My neighbor is a master gardener as in Dr. Mary Smith, M.G. She is very proud of her standing in the plant community and she has worked very hard to master the garden. Her lawn is a green crew-cut of military perfection. She lives two houses down from mine, and since we have no fences, she can see my backyard, which is the bane of her existence. Our yard is filled with dandelions. My neighbors’ magnum opus is to iradicate the likes of such seedy characters from the face of the earth, starting with my yard. Which means, I’m in trouble. Again.
I love dandelions. I love them because I love children and children love dandelions. What child has not stooped down to pick a dandelion or twenty to deliver fistfully (not a real word but it should be) to a mother? I want my grandkids to know, in this meadow-deficient existence, what it is to command a thousand little airy stars to scatter throughout the universe. Admittedly, it is unfortunate Mrs. Mary Smith, M.G.’s backyard is directly on the flight path. Another thing: Robins like dandelions and I like robins. I like watching them hop along, head cocked to one side, listening for worms.
There’s no greater role-model of “bloom where you’re planted (and also where you’re not)” than a dandelion. The mere thought of all they have endured is enough to bring to mind the swell of a victory march: Though plucked, persecuted and peed upon, their truth goes marching on! Perennials in the truest sense, one will never hear, “My dandelion grove didn’t make it through the ______________ (drought, freeze, hurricane, tsunami) so I must reseed.” We are hard-pressed to find any better example of that revered battle-hymn of the Christian Faith, “The Word of God is Like Itty Bitty Seeds…” than the humble dandelion. Dandelions are tiny chrysanthemums with sunny dispositions-what’s not to love? Nothing, that’s what, so don’t judge me.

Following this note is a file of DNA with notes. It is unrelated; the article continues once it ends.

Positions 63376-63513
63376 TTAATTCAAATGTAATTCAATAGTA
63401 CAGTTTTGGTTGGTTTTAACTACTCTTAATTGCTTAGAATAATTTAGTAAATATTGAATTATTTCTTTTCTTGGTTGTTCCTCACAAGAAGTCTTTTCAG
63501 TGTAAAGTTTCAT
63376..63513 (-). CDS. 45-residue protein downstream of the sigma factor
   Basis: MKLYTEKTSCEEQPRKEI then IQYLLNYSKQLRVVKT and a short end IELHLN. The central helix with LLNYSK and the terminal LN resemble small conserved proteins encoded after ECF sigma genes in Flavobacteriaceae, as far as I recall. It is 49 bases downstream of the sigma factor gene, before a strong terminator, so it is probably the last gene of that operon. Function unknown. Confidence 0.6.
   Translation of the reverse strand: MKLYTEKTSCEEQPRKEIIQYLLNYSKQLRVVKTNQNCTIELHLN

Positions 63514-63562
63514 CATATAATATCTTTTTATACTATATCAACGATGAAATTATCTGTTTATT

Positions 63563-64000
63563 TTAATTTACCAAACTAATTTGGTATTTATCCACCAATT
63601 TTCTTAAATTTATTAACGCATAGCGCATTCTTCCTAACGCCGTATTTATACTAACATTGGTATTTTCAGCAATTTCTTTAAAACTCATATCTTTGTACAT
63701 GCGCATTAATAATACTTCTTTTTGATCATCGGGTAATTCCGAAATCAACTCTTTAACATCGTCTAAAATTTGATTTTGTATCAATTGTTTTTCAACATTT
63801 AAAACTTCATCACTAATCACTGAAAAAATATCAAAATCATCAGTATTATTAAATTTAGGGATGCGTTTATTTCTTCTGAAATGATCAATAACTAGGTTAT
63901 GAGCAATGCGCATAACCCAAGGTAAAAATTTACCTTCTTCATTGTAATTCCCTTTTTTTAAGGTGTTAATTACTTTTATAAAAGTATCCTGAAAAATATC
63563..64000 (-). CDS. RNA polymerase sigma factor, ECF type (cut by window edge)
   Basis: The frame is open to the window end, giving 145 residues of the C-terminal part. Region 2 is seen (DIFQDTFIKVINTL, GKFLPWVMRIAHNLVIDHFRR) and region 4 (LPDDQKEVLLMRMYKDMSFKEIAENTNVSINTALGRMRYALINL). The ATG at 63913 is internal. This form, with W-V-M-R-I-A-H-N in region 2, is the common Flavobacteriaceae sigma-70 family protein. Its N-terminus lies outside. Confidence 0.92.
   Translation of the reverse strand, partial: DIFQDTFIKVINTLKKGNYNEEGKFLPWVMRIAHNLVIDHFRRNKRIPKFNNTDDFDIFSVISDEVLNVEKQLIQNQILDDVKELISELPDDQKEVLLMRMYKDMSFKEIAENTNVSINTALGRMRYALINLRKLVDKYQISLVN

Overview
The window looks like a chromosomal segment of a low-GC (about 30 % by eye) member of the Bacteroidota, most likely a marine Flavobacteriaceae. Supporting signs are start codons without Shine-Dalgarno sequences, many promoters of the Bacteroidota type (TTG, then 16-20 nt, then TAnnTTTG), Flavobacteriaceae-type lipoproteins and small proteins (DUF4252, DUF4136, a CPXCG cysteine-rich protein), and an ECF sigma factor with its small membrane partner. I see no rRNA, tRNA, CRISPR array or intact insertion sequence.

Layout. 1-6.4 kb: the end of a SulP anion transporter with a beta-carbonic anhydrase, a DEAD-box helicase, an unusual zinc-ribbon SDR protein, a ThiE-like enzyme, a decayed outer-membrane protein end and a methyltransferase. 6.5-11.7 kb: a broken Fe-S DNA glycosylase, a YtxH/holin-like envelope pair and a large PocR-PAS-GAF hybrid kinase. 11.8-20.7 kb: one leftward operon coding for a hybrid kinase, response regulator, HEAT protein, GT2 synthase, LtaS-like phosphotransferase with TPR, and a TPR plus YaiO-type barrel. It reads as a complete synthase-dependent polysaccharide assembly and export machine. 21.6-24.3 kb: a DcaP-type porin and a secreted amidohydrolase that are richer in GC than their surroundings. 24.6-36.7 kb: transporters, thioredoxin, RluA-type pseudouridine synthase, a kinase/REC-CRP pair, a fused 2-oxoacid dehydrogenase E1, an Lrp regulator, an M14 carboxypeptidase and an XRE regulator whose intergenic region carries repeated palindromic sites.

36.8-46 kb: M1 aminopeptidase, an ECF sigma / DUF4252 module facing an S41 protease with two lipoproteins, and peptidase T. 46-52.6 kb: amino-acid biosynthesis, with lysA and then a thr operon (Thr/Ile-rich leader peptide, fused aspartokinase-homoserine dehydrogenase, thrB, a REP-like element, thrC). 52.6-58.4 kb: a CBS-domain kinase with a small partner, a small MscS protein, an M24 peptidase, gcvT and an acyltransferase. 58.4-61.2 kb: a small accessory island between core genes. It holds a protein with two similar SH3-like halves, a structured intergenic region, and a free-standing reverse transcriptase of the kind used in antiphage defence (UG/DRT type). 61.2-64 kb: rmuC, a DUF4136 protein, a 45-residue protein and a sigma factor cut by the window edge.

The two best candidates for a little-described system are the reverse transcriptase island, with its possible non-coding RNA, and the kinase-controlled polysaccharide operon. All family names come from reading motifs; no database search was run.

Early last winter I planted tiny purple hyacinth bulbs all over my lawn so the dandelions would have company. Spring arrived, and the two of them- gloriously dressed for the season- sprung up practically shouting, “CHRIST IS RISEN! HE IS RISEN INDEED!” Unfortunately, my neighbor heard them. She came over Easter day while we were celebrating with friends and family to ask us when we were planning on spraying the dandelions. I wilted. In trouble, again.
I wish grace was like paying taxes. I could eek out the bottom-line amount, wincing a bit perhaps, but satisfied in the knowledge that I’ve done my fair share-nothing more and nothing less-appeasing the Powers that Be. Or maybe I wish grace had a different definition. At the moment, Unmerited Favor is way too generous for my taste.
That night my two minds held an emergency meeting:
The one closest to me said,
“It’s my backyard! How dare she disrupt our Easter Celebration. She is always sticking her nose in our business. It probably has nothing to do with dandelions and everything to do with our being Christian!”
And then the other mind-the One who stands silently by- said,
“How will you know?”
“How will I know what?!?!!”
“How will you know what her real issue is, as long as the dandelions are still in your yard?”
Sometimes I kinda want to tell that One to butt out. Sigh. I’ll continue this tomorrow. I’ve taken to my bed.